Have I softened since that time? Maybe, but I don't think so. I am stressed about a child who goes off without breakfast and won't be home until after 5:00 tonight and will be doing sports in the meantime. I, however, wouldn't stress about a child who's had breakfast and misses lunch to come home to a substantial snack and dinner a couple hours later.
But, the child that went off without, set me off.
At this point, I've finished four loads of laundry and three loads of dishes, fed seven people breakfast and four people lunch, put dinner in the crockpot, wiped tables and put clean tablecloths on, picked up #7 from preschool, visited the bank and deposited some checks, and welcomed two friends at my door. There is much else to do, and like my mother, I won't sleep tonight until they're done.
Is one right and the other wrong? I'm not sure, but I tend to think not.
Am I being a martyr? You'd better believe it, but I quickly learned that I can't do it grudgingly for very long. It has wrought a bit of a change on this morning's upset heart.
So, I wonder, will they notice my work and jump in to help? Yah, I doubt it too, but there was a little glimmer of hope this morning.....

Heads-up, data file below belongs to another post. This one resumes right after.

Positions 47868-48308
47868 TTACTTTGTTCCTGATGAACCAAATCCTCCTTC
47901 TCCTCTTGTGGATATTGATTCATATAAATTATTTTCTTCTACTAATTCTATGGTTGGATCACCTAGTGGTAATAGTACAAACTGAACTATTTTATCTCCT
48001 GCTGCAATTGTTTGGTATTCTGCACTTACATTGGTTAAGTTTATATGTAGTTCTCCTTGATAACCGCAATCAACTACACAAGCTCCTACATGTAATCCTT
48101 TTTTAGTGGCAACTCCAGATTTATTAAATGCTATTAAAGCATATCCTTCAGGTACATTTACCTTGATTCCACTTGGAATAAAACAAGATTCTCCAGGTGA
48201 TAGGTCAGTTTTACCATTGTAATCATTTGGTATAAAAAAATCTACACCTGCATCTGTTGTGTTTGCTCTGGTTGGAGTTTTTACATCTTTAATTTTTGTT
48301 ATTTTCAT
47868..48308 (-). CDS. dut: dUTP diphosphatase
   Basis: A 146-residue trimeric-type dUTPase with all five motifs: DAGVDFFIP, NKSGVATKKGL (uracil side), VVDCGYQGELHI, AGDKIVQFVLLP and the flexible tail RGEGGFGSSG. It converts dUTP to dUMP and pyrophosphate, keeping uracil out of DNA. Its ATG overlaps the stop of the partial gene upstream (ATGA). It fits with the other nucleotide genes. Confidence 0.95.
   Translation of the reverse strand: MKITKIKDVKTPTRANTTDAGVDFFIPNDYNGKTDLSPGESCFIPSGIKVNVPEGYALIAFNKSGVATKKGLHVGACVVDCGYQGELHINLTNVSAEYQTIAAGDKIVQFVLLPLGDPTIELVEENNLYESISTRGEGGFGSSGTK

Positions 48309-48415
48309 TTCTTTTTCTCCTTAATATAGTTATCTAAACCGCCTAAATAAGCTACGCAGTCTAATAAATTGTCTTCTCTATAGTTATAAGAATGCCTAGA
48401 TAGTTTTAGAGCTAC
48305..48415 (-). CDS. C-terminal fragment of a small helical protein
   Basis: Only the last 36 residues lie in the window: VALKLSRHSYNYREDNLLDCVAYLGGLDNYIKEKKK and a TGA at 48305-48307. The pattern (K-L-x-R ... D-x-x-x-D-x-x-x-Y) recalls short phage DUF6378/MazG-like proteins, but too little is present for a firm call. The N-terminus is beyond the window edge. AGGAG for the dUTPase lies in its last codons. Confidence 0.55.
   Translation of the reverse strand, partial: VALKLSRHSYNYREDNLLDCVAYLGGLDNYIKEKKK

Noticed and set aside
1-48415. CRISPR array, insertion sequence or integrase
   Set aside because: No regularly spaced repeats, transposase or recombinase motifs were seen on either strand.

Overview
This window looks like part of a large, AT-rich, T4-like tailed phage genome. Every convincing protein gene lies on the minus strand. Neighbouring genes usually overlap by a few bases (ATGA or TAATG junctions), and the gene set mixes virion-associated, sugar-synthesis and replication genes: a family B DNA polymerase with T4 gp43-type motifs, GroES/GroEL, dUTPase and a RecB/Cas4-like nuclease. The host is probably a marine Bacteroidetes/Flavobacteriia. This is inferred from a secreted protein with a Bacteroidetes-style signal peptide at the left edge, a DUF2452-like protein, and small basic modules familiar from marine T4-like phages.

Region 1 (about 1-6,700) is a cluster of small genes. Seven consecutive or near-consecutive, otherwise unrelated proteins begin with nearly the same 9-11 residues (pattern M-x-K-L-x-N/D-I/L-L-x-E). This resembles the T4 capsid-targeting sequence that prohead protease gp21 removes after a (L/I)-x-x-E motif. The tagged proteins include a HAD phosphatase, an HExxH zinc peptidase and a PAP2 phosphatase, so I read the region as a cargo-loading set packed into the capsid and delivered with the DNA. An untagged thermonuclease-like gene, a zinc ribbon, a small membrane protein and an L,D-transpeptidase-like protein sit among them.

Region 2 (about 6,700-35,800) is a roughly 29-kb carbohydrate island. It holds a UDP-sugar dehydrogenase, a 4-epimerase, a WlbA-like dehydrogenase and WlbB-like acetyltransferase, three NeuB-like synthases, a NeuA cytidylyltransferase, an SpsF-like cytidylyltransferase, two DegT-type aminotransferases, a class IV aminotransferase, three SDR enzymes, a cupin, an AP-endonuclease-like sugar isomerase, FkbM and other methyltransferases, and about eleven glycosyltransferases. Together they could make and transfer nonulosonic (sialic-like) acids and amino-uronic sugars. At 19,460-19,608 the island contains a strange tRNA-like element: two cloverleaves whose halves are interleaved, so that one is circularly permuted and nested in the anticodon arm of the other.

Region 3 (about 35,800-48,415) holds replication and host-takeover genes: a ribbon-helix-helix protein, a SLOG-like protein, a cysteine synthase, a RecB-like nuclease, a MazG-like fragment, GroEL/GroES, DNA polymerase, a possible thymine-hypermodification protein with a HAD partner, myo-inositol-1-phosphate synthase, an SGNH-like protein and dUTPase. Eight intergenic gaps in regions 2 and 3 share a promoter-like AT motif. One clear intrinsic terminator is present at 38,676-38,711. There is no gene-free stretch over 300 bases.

#6 got up after all of this had gone down, having afternoon Kindergarten has its benefits. He asked what there was to eat. I told him about the bread, English muffins, and oatmeal. He immediately went for a bowl. He didn't sit around whining, begging me to get him a bowl, or to make it for him.
I was grateful to see that his natural tendency, at the age of six, is to do for himself. It isn't in his nature to sit around wondering who's going to serve him. He serves himself.
Yes, I will continue this through today--picking up after everyone, every little thing they put down--but I don't know if I can do it like my mom did. Actually, I know I can't. I know my kids are capable of much more than sitting around, but this little perspective makes me appreciate my mom that much more. It reminds me to love and appreciate my family and all that they do and to overlook all of those things that I have been viewing as sabotage.
Maybe I need to find some balance--somewhere between me and my mom.